Reception Opens Haverhill High Fine Arts Academy Seniors’ Art Show

A student art show opens in May with a reception celebrating seniors enrolled in Haverhill High School’s Fine Arts Academy. Participating students are Reem Balbesi, Mila Barbrick, Keira Bushey, Amara Ezeoke, Jay Faxon, Jorie McIrvin, Dean Reinoso, Elina Sam, Nico Vaillancourt and Vasiliki Vourtsas. The gallery reception takes place Thursday, May 9, from 4:30-6:30 p.m., at HC Media, 2 Merrimack St., Haverhill.

Haverhill Chamber of Commerce Leads Lunch May 1 Explores AI Marketing Tools

A workshop on “Using AI for Digital Marketing” takes place as part of the Greater Haverhill Chamber of Commerce’s next monthly Leads Lunch. The workshop, which discusses artificial intelligence tools for email and other digital marketing campaigns, takes place Wednesday, May 1, from noon- 1 p.m., at the UMass Lowell Innovation Hub, Harbor Place, 2 Merrimack St., third floor, Haverhill. Admission is free for Haverhill Chamber members and $10 for guests. Registration takes place online at HaverhillChamber.com. Leads Lunches takes place on the first Wednesday of every month.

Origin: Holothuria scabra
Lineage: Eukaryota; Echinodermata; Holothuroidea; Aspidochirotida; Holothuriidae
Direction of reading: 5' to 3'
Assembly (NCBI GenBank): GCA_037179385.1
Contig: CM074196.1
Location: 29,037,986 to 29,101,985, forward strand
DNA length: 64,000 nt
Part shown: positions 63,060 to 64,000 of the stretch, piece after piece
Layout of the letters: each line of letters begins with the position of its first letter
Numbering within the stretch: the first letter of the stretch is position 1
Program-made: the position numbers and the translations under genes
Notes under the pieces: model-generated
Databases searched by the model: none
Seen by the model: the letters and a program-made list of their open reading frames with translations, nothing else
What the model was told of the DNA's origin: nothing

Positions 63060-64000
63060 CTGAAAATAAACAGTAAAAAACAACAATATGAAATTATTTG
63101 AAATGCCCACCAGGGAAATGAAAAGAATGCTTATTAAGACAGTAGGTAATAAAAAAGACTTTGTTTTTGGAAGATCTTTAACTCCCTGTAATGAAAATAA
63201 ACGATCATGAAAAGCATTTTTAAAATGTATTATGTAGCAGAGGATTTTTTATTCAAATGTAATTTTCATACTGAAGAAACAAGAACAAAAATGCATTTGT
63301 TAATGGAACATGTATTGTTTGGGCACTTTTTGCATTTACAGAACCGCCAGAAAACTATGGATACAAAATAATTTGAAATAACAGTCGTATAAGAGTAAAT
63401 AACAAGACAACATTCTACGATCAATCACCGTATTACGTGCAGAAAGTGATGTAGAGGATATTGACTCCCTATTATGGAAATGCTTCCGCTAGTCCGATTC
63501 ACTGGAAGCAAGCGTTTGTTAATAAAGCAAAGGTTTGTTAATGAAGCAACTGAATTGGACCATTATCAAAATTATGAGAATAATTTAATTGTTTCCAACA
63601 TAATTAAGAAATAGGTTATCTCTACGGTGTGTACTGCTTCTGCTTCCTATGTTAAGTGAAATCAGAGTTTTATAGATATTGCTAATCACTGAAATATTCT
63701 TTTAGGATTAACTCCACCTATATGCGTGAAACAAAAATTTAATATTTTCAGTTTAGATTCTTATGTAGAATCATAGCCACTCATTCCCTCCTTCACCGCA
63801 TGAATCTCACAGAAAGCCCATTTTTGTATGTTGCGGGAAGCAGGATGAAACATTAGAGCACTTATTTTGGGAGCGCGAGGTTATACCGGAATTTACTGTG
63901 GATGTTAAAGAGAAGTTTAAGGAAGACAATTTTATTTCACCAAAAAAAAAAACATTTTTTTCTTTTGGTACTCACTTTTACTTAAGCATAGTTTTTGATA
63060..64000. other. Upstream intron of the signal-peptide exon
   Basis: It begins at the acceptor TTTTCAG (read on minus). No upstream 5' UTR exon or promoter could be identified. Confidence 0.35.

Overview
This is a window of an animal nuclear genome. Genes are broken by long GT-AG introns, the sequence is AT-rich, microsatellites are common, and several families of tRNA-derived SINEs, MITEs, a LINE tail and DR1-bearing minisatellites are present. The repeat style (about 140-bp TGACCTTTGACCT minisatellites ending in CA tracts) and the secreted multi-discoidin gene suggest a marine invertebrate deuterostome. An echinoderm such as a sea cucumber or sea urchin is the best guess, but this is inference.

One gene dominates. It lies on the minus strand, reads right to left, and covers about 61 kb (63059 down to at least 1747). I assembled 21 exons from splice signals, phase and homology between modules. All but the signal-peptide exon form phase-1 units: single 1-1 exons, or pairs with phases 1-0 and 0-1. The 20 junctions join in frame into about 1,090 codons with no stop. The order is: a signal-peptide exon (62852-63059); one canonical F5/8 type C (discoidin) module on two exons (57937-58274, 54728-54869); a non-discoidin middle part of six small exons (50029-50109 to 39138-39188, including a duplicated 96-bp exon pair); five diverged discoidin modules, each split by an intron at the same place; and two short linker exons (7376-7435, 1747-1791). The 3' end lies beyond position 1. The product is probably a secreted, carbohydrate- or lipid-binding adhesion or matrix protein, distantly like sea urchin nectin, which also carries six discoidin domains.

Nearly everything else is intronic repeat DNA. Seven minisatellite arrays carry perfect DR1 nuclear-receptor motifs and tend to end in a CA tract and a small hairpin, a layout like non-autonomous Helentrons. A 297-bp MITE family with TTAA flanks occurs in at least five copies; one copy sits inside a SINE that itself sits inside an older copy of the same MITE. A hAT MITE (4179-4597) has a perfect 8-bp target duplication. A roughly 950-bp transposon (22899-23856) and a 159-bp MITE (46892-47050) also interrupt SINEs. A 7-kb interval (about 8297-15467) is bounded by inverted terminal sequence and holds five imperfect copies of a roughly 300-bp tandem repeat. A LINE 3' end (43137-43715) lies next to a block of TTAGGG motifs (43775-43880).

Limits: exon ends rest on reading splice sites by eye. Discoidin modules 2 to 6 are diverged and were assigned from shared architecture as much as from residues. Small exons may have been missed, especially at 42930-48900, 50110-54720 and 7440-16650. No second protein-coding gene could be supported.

Poet Karen Kline Helps Haverhill’s River Bards Launch Spring Season Next Week

Featured poet Karen Kline, a former poet laureate of North Andover, helps Haverhill’s River Bards kick off its spring season next week

River Bards, organized by local poets, offer poetry, prose, spoken word and other literary arts during its seasonal meetings. The spring series starts Wednesday, April 17, from 7:00-8:30 p.m., at HC Media Studio 101, 2 Merrimack St, Haverhill. There is parking at the Herbert H. Goecke Memorial Parking Deck across the street. Kline starts the night with a reading, followed by open mic time until all attendees have a chance to read. Those interested in sharing during the open mic portion may sign a sheet and wait to be called.

Haverhill City Council Takes Up School Committee’s Call for More State Public School Aid